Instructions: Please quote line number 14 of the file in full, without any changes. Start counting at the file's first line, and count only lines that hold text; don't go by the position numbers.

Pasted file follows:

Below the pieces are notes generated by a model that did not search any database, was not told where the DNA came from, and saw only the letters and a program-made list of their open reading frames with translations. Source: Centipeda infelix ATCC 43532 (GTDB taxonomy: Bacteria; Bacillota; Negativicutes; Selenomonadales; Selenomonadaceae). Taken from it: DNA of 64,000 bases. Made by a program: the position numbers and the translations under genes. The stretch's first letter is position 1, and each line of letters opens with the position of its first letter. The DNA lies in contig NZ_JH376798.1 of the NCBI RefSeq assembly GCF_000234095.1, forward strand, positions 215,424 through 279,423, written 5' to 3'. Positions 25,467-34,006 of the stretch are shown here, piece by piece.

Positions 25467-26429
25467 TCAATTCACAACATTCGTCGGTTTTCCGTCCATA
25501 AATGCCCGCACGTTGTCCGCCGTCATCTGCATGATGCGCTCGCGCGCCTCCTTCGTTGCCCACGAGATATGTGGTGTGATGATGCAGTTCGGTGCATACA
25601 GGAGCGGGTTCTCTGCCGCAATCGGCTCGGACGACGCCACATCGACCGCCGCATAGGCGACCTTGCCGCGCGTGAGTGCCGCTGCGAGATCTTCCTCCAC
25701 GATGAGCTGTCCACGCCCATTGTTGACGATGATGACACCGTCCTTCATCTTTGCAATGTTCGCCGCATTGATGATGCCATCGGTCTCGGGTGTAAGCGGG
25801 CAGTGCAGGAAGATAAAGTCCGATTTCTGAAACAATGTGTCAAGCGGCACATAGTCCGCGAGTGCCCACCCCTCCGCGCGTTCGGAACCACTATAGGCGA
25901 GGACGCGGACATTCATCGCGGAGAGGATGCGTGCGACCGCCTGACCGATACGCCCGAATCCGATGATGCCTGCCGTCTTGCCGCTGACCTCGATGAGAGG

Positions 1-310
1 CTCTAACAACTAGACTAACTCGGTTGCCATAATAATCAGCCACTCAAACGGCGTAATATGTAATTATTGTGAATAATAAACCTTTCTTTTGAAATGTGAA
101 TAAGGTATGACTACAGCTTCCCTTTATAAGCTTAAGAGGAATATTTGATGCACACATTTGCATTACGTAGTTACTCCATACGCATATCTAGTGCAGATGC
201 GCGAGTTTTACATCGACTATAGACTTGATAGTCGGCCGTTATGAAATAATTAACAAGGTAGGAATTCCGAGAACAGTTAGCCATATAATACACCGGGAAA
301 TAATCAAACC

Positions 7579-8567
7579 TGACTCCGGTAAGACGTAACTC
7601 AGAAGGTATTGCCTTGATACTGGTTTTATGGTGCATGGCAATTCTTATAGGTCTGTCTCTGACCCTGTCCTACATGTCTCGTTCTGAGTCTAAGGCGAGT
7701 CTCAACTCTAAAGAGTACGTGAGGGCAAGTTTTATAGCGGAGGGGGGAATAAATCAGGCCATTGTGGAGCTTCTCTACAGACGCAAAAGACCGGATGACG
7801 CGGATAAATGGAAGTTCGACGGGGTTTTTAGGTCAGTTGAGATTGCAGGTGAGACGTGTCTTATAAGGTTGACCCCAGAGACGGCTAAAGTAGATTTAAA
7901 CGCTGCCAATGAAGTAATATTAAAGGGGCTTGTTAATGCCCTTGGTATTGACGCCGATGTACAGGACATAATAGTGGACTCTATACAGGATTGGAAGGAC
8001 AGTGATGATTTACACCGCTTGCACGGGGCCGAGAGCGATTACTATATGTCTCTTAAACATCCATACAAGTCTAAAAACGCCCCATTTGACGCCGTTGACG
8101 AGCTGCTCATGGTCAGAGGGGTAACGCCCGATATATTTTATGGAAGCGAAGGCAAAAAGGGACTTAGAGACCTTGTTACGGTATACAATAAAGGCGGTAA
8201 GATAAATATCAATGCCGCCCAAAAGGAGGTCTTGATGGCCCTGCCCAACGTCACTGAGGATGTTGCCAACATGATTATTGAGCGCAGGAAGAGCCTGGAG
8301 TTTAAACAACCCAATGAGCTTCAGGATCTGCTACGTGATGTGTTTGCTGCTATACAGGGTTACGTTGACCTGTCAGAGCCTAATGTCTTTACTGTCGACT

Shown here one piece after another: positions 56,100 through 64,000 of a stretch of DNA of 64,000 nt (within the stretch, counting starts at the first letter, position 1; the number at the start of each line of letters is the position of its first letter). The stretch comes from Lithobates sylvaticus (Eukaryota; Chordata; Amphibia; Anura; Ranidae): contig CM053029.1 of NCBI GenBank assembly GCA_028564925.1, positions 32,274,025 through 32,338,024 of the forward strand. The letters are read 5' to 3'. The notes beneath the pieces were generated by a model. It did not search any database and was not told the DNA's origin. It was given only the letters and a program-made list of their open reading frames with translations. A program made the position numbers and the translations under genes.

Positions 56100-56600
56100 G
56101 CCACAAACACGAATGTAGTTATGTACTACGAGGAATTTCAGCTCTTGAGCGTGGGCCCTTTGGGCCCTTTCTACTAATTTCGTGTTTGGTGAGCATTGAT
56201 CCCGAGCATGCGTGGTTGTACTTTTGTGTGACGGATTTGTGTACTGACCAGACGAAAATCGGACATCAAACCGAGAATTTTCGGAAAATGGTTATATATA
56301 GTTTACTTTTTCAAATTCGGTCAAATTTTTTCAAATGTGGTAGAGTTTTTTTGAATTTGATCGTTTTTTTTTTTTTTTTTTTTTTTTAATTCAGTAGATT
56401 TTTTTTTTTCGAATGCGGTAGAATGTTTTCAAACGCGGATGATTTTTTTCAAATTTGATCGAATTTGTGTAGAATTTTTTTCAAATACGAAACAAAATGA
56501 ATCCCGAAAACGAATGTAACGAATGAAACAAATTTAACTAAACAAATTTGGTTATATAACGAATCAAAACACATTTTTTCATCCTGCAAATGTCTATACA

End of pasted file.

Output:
Positions 7579-8567